From rockabilly to an L.A.-meets-Chicago version of Piedmont slow blues, the 44s blast out of LA like the Dirty Harry namesake pistol with their second album from Rip Cat Records, Americana, a sojourn through blues styles and a couple covers with their distinct and energetic LA influences. Joined by producer Kid Ramos on guitar, and Ron Dziubla on horns, this album is full of the rocking boogie feel that Chicago and LA add to the traditional blues. If you’re going on a road trip, take this CD with you.
Take She’s Poison for example, the songs kicks right along despite the fact that the harmonica is driving while the guitars take a seeming Zen-ish approach to their presence. Plead My Case on the other hand has a definite guitar presence with the harp in the back ground as the slide rips off onto a solo, with harmonica echoes clipping along in the back.
The two covers on this album are You’ll Be Mine, by Willie Dixon, with an arrangement featuring the Ron Dziubla horns and a 50’s rock and roll groove. Mr. Highway Man enters the freeway with a nice cruising pace, and then the solos kick it up a gear to pass the slower drivers on the right. Then back into the cruise mode for an extended trip.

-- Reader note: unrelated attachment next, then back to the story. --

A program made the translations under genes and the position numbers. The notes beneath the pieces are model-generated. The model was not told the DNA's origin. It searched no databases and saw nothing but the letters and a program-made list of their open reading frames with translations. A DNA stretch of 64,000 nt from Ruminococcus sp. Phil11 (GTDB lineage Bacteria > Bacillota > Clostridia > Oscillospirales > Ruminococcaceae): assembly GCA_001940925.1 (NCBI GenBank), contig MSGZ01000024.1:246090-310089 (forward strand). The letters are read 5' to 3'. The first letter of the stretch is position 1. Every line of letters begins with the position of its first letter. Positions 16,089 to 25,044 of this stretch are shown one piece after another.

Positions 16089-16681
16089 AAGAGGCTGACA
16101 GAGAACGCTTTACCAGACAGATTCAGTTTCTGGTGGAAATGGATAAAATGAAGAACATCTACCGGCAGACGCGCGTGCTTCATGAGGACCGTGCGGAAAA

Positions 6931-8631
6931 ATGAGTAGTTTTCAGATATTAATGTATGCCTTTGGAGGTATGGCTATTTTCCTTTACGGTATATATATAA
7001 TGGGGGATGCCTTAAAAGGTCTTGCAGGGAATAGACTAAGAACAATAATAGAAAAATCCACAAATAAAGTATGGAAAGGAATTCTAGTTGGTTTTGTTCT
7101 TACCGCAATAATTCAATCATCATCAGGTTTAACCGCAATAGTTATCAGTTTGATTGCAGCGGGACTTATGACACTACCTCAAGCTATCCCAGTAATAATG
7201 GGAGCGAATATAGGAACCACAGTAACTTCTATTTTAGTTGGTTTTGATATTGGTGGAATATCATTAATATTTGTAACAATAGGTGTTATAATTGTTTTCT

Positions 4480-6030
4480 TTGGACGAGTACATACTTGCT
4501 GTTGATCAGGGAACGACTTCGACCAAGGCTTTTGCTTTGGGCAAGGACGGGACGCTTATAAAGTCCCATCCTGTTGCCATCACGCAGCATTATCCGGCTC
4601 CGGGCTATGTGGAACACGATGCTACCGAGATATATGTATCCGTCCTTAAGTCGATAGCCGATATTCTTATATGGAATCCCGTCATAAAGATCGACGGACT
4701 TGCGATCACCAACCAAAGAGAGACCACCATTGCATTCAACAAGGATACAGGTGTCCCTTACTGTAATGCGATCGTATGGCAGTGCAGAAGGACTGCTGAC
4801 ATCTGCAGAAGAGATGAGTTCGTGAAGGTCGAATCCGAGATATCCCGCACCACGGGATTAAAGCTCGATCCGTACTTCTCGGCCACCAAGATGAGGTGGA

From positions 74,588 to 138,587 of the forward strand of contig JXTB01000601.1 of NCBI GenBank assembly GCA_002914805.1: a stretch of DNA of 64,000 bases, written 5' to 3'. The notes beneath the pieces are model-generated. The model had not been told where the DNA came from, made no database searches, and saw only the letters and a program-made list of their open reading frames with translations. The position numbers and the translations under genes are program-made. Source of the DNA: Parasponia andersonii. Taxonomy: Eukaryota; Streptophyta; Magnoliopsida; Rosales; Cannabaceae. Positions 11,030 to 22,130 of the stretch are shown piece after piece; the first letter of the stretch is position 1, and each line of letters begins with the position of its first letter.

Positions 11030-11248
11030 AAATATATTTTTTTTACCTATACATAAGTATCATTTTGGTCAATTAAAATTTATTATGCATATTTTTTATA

All through this CD there is a definite solid foundation of the rhythm provided by Mike Turturro on bass and J.R. Lozano on drums, with Johnny Main on guitar and vocals Tex Nakamura on harmonica. The vocals have a great blues timbre, and because this is a simple four man gig, no one has anywhere to hide. The solidness of this band is evident throughout. Tex’s harmonica playing (can anyone say Magic Dick of J. Geils fame?) often fills the role of the rhythm guitar and the balance this band has achieved instrumentally brings out everyone’s presence in a delightful whole that never lacks in engaging the listener. It’s like driving a 57 Chevy Bel Air convertible up and down the local strip or on Highway 66 to parts unknown. It’s got the power and comfort one needs to enjoy the trip.
Outside of Hanging Tree and Pleading My Case, written by the 44s and Kid Ramos and the previously mentioned covers, all the songs on this album are written by the 44s. This is one of those bands that get’s it. Take the song Mr. Operator for example. It starts out with a cutting guitar with a bit of reverb, a very Texas blues sound reminiscent of Stevie Ray. In walks the acoustic bass. This hearkens back to Willie Dixon days, and then the drum with it’s almost lazy and steady beat, and the Memphis vocal styling of rhythm and blues and in one song, there is a tour of the blues of America, past and present.
This album opens with Hanging Tree, a boogie tune with a hint of Foghat’s version of I Just Want to Make Love to You, between the guitar of Main and Ramos and the harmonica of Nakamura, and has the typical “woe-is me-gonna-die” hard luck theme to it. And then the album drives us through the countryside through the eyes of the 44s, and we end on Hold On, (listen for how that last solo comes in!), a feel good song of love that leaves one feeling the good-bye is just a pause in the trip.
Those two songs bookend the new CD Americana by the 44s, a thoroughly enjoyable road trip. Make your day and pick it up.